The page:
• Robert Peel, former British PM, is remembered to this day for having reformed the country’s police.
      • The government would do well to appoint a high-powered commission to go into these problems for their long-term solution.
    • Use of Technology: There is enormous scope for technological inputs into the functioning of police in the country. These inputs would act as force multipliers.
      • As suggested by the PM himself at the DGPs’ conference in 2021, there is a need to set up a high-powered technology mission to recommend the adoption of latest technologies for the new challenges which the police are already facing or are likely to face in the future.
    • National Security Strategy (NSS): India lacks a well-crafted NSS, which would force the government to assess threats, opportunities, and global security trends comprehensively. A regular NSS would provide clarity on ends, ways, and means, essential for operationalizing theatre commands.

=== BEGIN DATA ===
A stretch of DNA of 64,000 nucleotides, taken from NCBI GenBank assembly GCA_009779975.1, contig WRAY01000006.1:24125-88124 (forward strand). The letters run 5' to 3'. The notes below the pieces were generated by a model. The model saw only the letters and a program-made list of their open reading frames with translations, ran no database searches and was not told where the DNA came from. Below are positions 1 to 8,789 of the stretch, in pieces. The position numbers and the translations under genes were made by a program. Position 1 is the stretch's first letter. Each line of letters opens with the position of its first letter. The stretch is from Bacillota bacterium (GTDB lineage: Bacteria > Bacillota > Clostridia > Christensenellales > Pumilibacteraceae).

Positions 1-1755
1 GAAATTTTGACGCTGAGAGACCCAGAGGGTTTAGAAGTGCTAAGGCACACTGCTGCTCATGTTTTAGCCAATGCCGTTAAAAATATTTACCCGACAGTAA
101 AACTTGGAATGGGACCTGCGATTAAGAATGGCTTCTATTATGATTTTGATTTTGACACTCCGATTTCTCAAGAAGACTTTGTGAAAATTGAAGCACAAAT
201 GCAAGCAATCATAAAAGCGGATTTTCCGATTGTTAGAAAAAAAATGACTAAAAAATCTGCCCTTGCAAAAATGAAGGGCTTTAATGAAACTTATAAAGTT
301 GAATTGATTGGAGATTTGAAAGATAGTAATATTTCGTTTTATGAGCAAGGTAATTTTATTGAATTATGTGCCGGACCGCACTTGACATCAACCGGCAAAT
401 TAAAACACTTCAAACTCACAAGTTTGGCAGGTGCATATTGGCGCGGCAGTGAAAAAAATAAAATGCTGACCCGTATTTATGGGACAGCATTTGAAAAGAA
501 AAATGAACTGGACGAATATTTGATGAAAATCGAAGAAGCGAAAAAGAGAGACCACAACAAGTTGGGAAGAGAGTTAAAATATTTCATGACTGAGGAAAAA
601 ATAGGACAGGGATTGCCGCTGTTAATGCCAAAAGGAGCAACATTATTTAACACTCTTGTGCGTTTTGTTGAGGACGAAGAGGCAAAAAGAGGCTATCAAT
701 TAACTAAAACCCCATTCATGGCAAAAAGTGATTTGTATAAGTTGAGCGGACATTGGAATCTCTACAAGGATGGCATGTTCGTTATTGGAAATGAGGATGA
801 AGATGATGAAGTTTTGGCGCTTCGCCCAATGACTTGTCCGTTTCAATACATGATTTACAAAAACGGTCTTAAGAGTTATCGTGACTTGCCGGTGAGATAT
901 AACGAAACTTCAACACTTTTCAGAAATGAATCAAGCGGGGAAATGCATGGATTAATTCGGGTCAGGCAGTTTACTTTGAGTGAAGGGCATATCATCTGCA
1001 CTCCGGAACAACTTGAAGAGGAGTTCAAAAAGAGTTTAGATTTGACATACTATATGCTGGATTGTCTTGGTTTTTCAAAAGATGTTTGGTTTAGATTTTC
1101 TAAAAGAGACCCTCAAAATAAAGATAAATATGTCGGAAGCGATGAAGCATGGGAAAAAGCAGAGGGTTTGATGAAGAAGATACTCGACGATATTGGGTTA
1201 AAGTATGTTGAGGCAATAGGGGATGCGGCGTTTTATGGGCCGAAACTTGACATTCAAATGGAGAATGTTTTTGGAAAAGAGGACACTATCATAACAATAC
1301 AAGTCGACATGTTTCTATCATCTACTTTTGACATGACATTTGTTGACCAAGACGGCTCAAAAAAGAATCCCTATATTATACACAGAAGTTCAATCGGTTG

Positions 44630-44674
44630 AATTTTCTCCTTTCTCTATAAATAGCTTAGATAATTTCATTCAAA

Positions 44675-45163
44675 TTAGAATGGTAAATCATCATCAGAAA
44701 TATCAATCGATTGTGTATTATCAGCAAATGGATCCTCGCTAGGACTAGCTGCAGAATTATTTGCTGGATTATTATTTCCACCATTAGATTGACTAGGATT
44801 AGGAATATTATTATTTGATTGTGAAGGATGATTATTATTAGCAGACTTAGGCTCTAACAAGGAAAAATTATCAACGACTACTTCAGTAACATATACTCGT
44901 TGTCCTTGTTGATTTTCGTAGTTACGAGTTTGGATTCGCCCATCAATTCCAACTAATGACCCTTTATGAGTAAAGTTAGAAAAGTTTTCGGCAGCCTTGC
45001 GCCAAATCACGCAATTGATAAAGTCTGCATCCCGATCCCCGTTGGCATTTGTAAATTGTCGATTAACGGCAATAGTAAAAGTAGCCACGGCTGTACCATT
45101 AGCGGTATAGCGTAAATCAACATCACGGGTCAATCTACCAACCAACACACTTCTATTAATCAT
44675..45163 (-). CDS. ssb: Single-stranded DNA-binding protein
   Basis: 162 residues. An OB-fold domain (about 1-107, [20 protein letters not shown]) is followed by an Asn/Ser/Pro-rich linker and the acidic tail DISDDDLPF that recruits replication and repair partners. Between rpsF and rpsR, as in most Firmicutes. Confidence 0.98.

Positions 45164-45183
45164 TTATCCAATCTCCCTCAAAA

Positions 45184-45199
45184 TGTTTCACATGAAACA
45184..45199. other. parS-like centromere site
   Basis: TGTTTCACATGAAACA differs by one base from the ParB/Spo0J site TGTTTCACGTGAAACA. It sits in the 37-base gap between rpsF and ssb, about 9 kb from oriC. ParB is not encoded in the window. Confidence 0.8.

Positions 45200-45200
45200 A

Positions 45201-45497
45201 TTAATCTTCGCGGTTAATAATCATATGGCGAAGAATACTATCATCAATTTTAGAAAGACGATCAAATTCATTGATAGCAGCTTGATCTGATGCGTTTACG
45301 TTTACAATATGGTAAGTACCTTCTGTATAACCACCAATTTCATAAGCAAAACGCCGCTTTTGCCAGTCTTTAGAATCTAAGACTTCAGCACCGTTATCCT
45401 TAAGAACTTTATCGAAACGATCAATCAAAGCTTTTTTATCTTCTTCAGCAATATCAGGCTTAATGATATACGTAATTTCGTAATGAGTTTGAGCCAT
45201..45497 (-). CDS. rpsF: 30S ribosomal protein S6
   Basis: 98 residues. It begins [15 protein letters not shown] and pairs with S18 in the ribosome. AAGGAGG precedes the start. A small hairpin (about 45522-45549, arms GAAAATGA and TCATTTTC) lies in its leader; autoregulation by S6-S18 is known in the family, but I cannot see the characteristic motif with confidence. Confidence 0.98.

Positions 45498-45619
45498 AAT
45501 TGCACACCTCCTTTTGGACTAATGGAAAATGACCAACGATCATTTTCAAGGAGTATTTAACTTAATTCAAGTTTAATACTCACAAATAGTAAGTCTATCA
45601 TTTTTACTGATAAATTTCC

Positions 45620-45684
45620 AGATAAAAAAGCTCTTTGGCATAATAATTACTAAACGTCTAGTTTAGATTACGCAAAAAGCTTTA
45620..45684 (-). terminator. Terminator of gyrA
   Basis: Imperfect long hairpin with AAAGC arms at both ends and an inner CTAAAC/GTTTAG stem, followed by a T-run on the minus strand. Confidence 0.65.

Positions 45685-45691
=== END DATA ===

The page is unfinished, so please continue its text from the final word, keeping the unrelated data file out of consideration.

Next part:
• Integrated Security Policy and Intelligence Collection and Sharing: Given integrated security threats, India must develop a policy that encompasses economic, trade, defence, foreign policy, and domestic social challenges.
    • Other steps can be building infrastructures like roads, railways, and connectivity projects in troubled regions, focusing on financial inclusion, skills development, and quality education etc could be beneficial.
    • A country projects its strength at the international level in direct proportion to its internal cohesion, its ability to resolve the differences within and not have any swamps where terrorists or extremists of any shade can breed. The internal security scenario of the country would be much better if action on the above lines is initiated with foresight and imagination.
    • India’s internal security is a dynamic field that requires continuous efforts from the government, security forces, and citizens. Balancing development, social harmony, and safety remains a critical challenge.
    Daily Mains Practice Question
    [Q] What strategic measures should India prioritise in its internal security plan to address emerging threats such as cyberattacks, terrorism, and geopolitical tensions?